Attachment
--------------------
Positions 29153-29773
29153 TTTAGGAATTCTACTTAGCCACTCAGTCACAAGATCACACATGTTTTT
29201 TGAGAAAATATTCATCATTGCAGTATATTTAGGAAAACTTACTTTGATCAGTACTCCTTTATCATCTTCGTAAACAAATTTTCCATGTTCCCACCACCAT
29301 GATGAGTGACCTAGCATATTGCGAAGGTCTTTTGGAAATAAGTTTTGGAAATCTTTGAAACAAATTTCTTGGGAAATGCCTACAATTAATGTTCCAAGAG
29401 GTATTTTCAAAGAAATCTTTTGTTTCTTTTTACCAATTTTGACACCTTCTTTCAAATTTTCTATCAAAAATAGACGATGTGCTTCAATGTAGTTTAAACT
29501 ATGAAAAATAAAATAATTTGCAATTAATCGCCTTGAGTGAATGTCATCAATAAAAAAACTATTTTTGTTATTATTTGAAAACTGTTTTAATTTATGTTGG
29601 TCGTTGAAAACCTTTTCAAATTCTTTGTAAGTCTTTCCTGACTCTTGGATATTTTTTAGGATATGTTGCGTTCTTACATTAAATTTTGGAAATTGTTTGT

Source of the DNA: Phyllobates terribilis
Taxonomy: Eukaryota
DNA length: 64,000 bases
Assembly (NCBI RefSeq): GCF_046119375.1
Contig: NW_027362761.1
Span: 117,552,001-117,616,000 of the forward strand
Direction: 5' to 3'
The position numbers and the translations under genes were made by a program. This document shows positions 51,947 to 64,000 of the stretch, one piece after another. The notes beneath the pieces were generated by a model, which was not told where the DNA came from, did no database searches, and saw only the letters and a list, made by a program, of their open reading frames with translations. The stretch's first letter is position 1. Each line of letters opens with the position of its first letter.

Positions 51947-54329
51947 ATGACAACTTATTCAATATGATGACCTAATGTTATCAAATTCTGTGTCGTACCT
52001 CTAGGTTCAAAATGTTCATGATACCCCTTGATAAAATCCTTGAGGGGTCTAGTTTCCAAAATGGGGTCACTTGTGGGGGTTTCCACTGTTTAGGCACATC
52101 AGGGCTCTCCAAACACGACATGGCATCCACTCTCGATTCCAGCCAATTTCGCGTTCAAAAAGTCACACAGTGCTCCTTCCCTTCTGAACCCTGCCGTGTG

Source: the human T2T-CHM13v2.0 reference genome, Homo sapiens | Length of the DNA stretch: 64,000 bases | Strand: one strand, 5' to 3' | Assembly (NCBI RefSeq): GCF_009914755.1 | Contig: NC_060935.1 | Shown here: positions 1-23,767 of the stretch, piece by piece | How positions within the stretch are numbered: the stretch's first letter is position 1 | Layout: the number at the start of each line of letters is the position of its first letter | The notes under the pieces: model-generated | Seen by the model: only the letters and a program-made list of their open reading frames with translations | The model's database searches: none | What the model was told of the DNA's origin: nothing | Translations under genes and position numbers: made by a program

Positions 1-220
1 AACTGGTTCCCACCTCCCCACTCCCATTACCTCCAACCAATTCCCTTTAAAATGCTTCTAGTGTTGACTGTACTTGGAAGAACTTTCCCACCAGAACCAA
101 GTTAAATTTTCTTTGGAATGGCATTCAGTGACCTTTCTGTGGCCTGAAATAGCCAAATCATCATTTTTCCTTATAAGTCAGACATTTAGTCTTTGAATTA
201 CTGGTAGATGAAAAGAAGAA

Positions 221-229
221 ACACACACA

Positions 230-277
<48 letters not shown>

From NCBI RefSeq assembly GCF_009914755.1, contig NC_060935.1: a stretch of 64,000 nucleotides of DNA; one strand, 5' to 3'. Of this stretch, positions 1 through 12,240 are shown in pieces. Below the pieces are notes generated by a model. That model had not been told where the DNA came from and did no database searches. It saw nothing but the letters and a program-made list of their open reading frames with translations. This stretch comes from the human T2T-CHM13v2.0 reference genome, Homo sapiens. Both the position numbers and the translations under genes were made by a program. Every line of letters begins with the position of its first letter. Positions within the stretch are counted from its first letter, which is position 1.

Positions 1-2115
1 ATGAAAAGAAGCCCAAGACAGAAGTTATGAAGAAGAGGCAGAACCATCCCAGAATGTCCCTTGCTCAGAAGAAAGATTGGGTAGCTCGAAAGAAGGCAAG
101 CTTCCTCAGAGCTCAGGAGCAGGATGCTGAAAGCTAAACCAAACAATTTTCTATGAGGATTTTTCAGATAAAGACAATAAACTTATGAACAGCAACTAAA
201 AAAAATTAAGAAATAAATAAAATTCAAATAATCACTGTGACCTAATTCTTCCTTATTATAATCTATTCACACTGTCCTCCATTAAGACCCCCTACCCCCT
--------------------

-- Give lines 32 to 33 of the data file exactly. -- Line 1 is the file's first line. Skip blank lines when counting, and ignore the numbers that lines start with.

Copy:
101 CTTCCTCAGAGCTCAGGAGCAGGATGCTGAAAGCTAAACCAAACAATTTTCTATGAGGATTTTTCAGATAAAGACAATAAACTTATGAACAGCAACTAAA
201 AAAAATTAAGAAATAAATAAAATTCAAATAATCACTGTGACCTAATTCTTCCTTATTATAATCTATTCACACTGTCCTCCATTAAGACCCCCTACCCCCT